Please use this identifier to cite or link to this item: https://dair.nps.edu/handle/123456789/4166
Title: Rethinking Government Supplier Decisions: The Economic Evaluation of Alternatives (EEoA)
Authors: Francois Melese
James Fan
Keywords: Government Supplier
Decisions
Economic Evaluation of Alternatives
EEoA
Vendor Problems
Procurement Problems
Demand and Supply
MCDM
Accounting
Issue Date: 20-Nov-2019
Publisher: Acquisition Research Program
Citation: Published--Unlimited Distribution
Series/Report no.: Economic Evaluation of Alternatives (EEoA);NPS-CM-20-012
Abstract: Public procurement is big business. The OECD reports member countries spent over $6 trillion on procurement in 2015. In 2018 the U.S. Department of Defense spent over $300 billion on procurement and research, development, test & evaluation, most of it sourced to the private sector. This exceeds the GDP of Ireland, Singapore, or South Africa. Perhaps the biggest challenge for governments is to conduct “source selections” when benefits cannot be monetized. The problem of ranking public investment alternatives when benefits cannot be monetized has spawned an extensive literature that underpins widely applied decision tools. This technical research report highlights a key assumption made in the procurement process based on multi-criteria decision-making (MCDM) that guides public procurement decisions; it is crucial for practitioners and academics to recognize and understand the consequences of the standard technique prescribed and applied to guide public investments and evaluate vendors. Our research offers an economic model to assist public procurement officials to rank competing vendors when benefits cannot be monetized. An important defense application is “source selection” – choosing the most cost-effective vendor to supply military equipment, facilities, services or supplies. This project is designed to analyze the important military process of “source selection”—choosing the most cost-effective vendor to supply defense equipment. The proposed methodology of “Economic Evaluation of Alternatives” (EEoA) addresses two assumptions in the conventional decision science (DS) model. DS “value” (utility) functions typically: a) normalize attributes, which risks losing valuable information; and b) Introduce costs alongside non-pecuniary attributes, which requires a weight assigned to cost. EEoA structures the procurement official’s decision as a two-stage problem: In the first stage, the official provides budget/funding guidance to competing vendors, along with desired characteristics or “attributes” of the product or service. Vendors engage in constrained optimizations based on their respective production technologies to generate proposals that satisfy projected budgets. Vendor proposals (bids) consist of bundles of non-monetary attributes. In the second stage, the procurement official ranks vendors according to the government’s utility function over the attributes. The bulk of the literature, and most government-mandated decision tools, focus on the demand side of a public procurement. The “Economic Evaluation of Alternatives” (EEoA) extends the analysis to the supply-side. A unique feature of EEoA is to model vendor decisions in response to government funding projections. Given a parsimonious set of continuously differentiable evaluation criteria, EEoA provides a new tool to rank vendors. In other cases, it offers a valuable consistency check to guide government supplier decisions.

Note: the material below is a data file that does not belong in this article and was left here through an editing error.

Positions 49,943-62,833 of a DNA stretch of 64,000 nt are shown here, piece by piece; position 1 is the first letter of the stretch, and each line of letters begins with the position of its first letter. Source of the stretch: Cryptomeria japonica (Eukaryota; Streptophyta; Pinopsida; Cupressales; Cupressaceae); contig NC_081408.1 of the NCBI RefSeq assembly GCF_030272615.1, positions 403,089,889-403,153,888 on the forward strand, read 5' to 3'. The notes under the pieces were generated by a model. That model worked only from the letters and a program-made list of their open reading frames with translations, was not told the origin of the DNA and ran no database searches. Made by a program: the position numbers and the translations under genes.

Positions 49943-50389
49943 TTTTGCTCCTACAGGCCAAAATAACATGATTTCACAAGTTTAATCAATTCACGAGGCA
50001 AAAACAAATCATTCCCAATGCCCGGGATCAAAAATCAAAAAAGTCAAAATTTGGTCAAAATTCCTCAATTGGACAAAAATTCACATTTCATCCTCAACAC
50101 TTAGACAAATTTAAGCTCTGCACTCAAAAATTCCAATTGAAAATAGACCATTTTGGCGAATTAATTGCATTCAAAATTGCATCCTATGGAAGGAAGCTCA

Description: Contract Management / NPS Faculty Research
URI: https://dair.nps.edu/handle/123456789/4166
Appears in Collections:Sponsored Acquisition Research & Technical Reports

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